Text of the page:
A short anthology of the cats who graced my family with their presence …and presents.
C.C. and Mia (present day) are the two cats we currently own. We adopted them the first week of school in 2012. C.C. – the black and white one – is fluffiest, the more patient of the two, but tends to keep to herself. Mia is the more social of the two, by far. Though she will not hesitate to express her disapproval, she has a relevance and yearning for human companionship that reminds me of the dogs I have known. She is very responsive to voice requests, and she always puts herself in the middle of whatever the family is doing. If we say, “Mia! I’m going to beat you up the stairs!” She immediately runs over to the bottom of the stairs and waits for you to start running. As soon as you start, she rockets to the top of the stairs, looks back at you and meows. Not kidding. It happens just about every day. C.C. by contrast will usually be somewhere off by herself. The two of them get along well, play and run through the house together and keep each other company.
Zoe (~1999-2015). Zoe rather long lived white Cat with one green one blue eye, adopted as a kitten by my mother in law.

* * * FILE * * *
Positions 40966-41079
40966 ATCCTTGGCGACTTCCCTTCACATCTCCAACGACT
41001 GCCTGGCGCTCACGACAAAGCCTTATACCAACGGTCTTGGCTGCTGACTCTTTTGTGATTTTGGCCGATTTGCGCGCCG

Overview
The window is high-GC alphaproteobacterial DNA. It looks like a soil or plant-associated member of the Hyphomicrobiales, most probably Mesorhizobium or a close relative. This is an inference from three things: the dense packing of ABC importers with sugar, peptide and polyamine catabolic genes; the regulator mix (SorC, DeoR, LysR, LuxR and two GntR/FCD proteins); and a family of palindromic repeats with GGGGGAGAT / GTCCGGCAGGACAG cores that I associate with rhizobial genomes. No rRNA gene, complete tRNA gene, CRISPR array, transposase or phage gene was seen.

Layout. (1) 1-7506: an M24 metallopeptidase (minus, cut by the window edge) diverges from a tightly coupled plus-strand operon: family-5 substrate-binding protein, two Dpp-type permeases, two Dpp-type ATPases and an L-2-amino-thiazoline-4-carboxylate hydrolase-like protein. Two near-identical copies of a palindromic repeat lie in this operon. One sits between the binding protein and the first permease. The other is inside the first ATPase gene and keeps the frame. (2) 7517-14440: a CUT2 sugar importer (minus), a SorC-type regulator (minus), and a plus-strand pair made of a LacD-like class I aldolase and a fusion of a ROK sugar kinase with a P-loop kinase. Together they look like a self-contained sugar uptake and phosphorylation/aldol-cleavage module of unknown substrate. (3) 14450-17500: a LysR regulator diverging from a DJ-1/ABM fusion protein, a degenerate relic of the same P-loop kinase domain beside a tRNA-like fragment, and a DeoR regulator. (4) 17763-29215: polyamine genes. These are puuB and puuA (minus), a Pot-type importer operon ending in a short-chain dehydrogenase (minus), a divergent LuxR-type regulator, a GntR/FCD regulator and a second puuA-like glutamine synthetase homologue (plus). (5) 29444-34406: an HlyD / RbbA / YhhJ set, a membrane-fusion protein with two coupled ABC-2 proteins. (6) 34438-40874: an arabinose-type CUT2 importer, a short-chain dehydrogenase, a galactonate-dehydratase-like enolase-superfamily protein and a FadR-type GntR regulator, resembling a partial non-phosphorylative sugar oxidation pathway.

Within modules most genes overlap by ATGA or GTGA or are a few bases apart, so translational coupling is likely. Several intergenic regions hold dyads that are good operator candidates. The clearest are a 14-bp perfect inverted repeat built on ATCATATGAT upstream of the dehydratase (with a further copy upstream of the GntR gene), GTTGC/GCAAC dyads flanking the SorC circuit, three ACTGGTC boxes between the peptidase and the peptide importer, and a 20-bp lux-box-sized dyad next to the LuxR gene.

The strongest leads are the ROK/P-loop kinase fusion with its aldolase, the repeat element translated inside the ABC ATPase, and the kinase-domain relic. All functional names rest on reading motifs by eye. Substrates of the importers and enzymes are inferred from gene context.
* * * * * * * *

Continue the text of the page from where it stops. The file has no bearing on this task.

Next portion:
Prince Frederick (1980s). This cat’s story begins in a garbage dump. My sister and I were standing on the back of a 1953 Chevy flatbed pickup that everyone referred to as “Old Barney.” Heaving and hurling heavy black garbage bags into the county dump. There was an unspoken contest that vaguely related to distance and the occasional bonus of a spectacular bag rupture. We noticed a tiny emaciated orange and white kitten – it looked to be a couple weeks old – with big bloody teeth marks on the back of its neck. Its mama and siblings were no where to be seen. The size of the teethmarks indicated the poor thing had been attacked by a dog – or was being raised by a bobcat with anger management issues. We begged our dad to let us take it to the vet. We were way to wise to ask if we could keep it. Timing was everything. Twenty minutes later the vet was telling us that the kitten was closer to 3 months old and was malnourished and had ear mites. He cleaned the neck wounds, shaved away the fur around the area, and gave us some salve for the wounds and something else for the ear mites.